Gastropexy to prevent GDV

Gastropexy is a procedure that can be used to prevent Gastric Dilation Volvulus (GDV) in large and giant breed dogs.

What is GDV?

GDV occurs when the stomach bloats with food and gas and then twists. The twist (or volvulus) cuts off blood supply to the stomach and/or spleen and also prevents a dog from burping. As the gas builds up in the stomach, a life-threatening situation occurs rapidly. Left untreated this condition is nearly always fatal.

Signs of GDV include restlessness, agitation, tummy pain, laboured breathing, bloated belly, vomiting or attempted vomiting, collapse and shock.

This is a true emergency—a dog suffering GDV must be rushed to the nearest emergency vet. Lucky for us, in Canberra we have two excellent round-the-clock emergency centres:-

GDV mostly occurs in large and giant breed, deep-chested dogs and is commonly seen in Great Danes. Other breeds susceptible to GDV include German Shepherds, Weimaraners, St Bernards, Standard Poodles, Irish Setters, Newfoundlands and other medium breeds. There are populations of Basset Hounds and Dachshunds in which GDV is a risk and it is occasionally seen in small dogs and even cats.

Any pet owner who has been through a GDV experience will tell you of the horrors!

The risk of GDV is not very big, however in one recent study the occurrence of GDV in a Great Dane population was 10 percent! In that study, prevalence in the other at-risk breeds was lower and, across the normal dog population was only 2 to 6 cases per 1000 dogs or 0.2-0.6 percent.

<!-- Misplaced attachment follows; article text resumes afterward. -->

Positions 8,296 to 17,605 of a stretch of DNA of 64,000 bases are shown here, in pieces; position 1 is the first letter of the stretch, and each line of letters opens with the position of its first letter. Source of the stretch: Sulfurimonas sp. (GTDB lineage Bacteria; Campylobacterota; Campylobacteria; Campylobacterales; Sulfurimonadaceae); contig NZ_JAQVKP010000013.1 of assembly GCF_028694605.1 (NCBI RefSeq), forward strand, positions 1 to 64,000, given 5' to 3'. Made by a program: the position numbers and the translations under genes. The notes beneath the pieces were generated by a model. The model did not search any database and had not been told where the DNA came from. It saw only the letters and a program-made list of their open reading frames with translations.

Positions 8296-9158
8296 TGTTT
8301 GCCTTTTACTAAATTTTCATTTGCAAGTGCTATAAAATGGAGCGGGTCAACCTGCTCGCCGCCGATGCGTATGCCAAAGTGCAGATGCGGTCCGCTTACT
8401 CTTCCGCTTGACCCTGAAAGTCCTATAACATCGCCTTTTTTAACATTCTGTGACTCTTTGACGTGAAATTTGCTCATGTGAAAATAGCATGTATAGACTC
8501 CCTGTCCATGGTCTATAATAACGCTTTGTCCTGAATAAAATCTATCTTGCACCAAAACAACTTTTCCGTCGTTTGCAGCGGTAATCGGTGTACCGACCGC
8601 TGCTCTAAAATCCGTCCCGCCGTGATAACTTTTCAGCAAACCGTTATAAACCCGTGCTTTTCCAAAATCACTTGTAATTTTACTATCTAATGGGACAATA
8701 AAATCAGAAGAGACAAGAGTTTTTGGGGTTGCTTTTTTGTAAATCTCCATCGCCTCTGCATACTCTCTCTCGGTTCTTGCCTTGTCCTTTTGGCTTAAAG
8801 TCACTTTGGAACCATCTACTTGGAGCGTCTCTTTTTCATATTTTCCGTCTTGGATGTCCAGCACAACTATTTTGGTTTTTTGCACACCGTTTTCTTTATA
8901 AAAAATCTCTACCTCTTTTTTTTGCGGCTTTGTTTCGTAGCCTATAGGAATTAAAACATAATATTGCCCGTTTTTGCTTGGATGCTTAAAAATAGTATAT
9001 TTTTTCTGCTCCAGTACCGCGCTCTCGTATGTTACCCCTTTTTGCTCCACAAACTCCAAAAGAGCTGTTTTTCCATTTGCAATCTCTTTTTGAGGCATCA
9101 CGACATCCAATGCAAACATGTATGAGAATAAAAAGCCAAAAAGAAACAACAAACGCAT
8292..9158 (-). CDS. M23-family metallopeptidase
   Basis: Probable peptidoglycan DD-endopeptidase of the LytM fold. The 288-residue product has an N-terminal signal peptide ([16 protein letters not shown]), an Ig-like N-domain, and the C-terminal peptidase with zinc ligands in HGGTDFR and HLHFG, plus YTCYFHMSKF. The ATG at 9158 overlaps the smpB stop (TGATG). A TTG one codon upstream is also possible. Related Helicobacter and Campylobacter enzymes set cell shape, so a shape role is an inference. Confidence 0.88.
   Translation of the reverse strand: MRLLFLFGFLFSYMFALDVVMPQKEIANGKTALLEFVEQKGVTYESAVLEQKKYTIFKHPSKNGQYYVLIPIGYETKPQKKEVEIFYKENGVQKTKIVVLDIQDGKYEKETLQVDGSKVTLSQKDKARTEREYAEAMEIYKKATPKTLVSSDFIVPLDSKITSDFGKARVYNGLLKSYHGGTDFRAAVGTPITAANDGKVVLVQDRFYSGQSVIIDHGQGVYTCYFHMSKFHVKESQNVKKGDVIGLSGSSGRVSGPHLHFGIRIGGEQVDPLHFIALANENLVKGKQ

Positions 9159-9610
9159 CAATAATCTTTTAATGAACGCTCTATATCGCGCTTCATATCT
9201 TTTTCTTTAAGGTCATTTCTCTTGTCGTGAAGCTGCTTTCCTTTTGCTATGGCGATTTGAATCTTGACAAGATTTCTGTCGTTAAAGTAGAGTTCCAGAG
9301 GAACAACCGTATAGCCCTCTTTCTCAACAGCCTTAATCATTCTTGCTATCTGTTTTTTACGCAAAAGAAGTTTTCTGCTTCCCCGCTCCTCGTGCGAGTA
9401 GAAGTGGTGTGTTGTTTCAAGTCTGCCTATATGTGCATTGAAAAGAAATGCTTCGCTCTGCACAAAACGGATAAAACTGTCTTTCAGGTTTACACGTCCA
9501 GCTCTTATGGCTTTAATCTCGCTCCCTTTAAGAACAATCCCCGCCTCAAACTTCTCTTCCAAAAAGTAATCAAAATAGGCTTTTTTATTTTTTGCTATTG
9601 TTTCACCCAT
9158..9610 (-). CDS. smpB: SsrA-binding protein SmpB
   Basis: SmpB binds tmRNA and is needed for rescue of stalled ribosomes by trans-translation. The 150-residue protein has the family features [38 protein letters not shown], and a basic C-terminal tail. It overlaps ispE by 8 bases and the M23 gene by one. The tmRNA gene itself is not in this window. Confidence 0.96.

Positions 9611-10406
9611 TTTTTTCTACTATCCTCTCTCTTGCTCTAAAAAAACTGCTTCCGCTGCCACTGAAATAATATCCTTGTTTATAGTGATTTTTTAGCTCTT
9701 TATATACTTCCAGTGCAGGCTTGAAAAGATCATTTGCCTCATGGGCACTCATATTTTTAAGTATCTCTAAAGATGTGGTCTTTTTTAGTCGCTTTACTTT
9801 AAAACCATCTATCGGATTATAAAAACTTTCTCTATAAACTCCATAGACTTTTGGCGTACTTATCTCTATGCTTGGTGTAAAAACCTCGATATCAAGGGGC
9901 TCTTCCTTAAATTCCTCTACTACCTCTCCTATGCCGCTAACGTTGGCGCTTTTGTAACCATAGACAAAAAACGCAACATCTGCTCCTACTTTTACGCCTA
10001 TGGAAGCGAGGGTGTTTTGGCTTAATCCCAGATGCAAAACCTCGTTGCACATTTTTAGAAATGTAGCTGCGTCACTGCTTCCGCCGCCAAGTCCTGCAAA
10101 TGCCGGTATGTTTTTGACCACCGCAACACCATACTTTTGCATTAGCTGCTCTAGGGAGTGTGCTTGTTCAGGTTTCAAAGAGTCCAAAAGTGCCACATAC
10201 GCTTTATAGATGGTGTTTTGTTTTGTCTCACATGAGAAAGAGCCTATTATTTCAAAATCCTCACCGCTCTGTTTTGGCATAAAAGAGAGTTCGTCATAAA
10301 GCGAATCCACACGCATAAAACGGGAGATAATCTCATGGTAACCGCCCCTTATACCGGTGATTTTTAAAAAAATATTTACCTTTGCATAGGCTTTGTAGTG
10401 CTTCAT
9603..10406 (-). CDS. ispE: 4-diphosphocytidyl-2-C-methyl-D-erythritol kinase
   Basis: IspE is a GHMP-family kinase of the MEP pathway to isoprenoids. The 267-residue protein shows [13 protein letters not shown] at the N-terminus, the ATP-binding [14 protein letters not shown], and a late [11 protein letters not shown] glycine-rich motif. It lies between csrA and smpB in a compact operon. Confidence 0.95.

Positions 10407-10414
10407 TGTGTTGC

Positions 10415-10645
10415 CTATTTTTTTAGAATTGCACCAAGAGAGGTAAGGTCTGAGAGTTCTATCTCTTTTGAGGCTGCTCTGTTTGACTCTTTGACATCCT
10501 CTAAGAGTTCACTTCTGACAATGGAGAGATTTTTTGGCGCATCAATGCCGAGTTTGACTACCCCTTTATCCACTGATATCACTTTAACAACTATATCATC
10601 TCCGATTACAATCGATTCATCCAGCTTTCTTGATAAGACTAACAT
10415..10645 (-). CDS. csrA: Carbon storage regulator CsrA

What is Gastropexy?

Gastropexy is a surgical procedure performed to permanently attach the most freely mobile part of a dog’s stomach to its body wall. This is the part that twists in GDV, so by attaching it to the body wall, twisting is prevented.

How is gastropexy performed?

Gastropexy can be performed in one of two ways.

  • It can be performed through an opening in the abdomen.
  • It can be performed using a laparoscope.  There are a couple of vets in Canberra who are equipped and skilled in keyhole surgery.

When is the best time to do a gastropexy?

A preventative gastropexy can be performed at the same time as a delayed desexing. We have been advising delayed desexing in some large breeds until the dogs are close to physical maturity. This helps to reduce the incidence of some orthopaedic diseases and is a good opportunity to remove the risk of GDV.

How else can GDV be prevented?

Precautions to prevent bloat include not exercising your dog before or after feeding and offering frequent small meals rather than one large one. There are techniques that can be used to slow down food intake.If you are considering a gastropexy in your deep-chested large or giant breed dog, please discuss this with one of our veterinarians.